Feeling Loved

Last week, I spoke about how we often times feel unloved, whether by our spouses and/or our children. A good friend of mine asked if I could expand on this topic, especially the part when I ask why we withhold love from our significant other when we know what it is they need.

This week, I saw two couples and two men, all of which expressed their differences in how they feel loved. Interestingly enough, the wives needed and desired more “connection” in order to “feel” loved. The men either saw nothing necessarily “wrong” with their marriages and were quite content. When I asked how they actually felt about their marriage, they couldn’t verbalize a thought or feeling other than “okay.” Here is the discrepency – the distinct difference in how men and women feel and perceive their relationships. As couples grow older together, a man typically finds comfort in their wives presence, not necessarily needing anymore than that. A woman however, begins to need more, especially when the children leave the household. They need more “connection” and desire to do more activities together. Whereas, the man has witnessed that their marriage has withstood the turmoil of raising children and dealing with life’s adversities of debt, in-laws, health, education, etc. and they have grown to feel secure. A woman does not necessarily feel that way. They now have to redirect themselves to a different place in life – the children are gone, they may be on their way to retiring, they are either experiencing menopause or have finished, and mostly, their role has shifted. This is not typically the case for a man and therefore, the man continues to go about his behaviors as he has in the past. Women continuously need affirmation and reassurance, specifically as they go through the various developmental stages in life. Men do as well, but differently. The men I have seen this week speak about their sex life in terms of feeling “connected” with their wives. The women – rarely have they ever spoken about their sex life in terms of feeling connected/loved by their spouse. Again, the difference is on a broad spectrum. Men will feel loved and connected with their spouse through sex and women, many times do not. Especially, if they feel emotionally distant. They may still have sex with their husband, but that doesn’t mean that the act of sex is sufficient in making a woman feel secure in the marriage. So, what is there to do in this retoric cycle of differences in how we feel loved?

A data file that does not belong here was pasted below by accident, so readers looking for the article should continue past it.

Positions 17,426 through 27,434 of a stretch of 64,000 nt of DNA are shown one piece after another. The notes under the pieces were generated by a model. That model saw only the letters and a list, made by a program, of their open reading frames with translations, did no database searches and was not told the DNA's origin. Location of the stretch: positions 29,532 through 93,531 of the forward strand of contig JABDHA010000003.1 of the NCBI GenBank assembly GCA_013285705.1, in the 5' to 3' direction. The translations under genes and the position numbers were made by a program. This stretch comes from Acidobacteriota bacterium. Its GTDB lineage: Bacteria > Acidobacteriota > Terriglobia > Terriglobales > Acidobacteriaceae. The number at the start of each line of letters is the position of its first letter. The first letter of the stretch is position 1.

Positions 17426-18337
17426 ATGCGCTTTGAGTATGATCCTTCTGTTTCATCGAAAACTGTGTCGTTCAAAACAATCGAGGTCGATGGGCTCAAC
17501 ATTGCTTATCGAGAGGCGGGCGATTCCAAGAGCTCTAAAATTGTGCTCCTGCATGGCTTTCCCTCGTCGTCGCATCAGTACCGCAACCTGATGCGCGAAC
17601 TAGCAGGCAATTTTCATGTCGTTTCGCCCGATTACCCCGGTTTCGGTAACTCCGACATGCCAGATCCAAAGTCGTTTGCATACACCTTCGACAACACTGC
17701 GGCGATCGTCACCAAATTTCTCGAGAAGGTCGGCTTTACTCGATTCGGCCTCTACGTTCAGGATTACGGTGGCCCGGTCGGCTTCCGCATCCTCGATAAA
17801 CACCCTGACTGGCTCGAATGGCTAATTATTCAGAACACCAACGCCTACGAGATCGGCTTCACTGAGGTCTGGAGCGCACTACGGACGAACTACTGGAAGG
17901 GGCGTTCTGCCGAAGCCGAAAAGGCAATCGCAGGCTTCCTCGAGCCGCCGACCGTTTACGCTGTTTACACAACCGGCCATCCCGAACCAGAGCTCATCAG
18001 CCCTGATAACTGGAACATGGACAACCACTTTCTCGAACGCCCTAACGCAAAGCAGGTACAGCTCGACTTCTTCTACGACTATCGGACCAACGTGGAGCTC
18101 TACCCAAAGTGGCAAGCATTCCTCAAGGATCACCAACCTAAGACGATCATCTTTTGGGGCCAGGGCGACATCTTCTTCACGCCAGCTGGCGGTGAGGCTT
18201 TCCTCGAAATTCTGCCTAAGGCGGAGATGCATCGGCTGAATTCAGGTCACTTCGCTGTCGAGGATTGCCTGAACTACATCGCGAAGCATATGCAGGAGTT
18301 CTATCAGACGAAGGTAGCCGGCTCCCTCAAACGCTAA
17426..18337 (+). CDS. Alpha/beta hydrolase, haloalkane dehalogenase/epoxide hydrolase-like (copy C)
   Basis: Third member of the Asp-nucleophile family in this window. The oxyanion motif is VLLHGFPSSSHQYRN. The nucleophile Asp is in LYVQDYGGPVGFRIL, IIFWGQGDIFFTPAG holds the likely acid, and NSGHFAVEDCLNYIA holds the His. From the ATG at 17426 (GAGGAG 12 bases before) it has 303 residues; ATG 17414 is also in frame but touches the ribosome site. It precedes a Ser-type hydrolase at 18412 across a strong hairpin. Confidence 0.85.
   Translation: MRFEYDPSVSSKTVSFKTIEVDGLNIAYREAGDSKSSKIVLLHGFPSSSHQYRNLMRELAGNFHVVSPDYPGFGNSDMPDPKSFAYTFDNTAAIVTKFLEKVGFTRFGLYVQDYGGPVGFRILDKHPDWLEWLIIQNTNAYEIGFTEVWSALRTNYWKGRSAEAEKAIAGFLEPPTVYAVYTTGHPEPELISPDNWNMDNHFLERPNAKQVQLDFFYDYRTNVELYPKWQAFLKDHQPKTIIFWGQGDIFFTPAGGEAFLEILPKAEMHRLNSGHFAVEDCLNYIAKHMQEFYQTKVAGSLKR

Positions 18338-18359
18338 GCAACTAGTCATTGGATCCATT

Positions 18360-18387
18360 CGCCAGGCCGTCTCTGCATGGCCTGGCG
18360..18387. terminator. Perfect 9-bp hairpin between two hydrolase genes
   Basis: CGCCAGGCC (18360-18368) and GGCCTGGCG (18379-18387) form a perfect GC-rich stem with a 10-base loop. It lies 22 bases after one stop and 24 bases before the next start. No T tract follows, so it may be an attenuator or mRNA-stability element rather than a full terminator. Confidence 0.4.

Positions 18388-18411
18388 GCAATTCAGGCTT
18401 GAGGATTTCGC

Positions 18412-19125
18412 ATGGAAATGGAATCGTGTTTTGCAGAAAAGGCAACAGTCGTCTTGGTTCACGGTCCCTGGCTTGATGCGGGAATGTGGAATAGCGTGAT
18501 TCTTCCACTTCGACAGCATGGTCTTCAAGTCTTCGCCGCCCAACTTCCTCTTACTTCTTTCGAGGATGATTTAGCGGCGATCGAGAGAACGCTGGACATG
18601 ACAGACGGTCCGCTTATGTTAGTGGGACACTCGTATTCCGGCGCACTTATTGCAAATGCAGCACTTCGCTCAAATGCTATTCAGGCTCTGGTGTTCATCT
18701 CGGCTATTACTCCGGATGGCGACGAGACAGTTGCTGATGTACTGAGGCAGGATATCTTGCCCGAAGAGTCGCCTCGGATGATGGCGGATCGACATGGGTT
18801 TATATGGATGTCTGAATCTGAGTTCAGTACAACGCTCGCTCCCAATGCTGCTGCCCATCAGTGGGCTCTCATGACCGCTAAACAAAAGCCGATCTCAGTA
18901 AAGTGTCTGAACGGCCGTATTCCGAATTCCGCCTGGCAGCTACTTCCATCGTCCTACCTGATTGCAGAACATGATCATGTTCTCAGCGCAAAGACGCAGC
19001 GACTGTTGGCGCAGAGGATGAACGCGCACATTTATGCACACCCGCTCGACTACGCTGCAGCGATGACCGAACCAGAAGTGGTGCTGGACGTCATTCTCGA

First and foremost, let us genuinely honor each other in knowing that God found it humorous to create us vastly different in how we perceive relationships and the needs we have to sustain our marriages. There needs to be a level of acceptance that we have different needs and at different stages in our lives. When we can be more accepting of what our spouse’s needs are, we can be more understanding. I have women who come into my office almost vomitting in a projectile manner when sex is brought up by their spouses as a “need” they have. However, these men are not lying. It is how they feel loved in a marriage (please note – I am not talking about horny 16 year old boys!) I also have men who come in rolling their eyes because their wives are asking for them to be more romantic. But, I promise my men, if they can learn to date their wives again, say the same compliments they once did, and notice the things about their wives that they may have taken for granted, that their wives will come around and remind them that they, too, are loved and reassure them (not to mention, they may get lucky!!)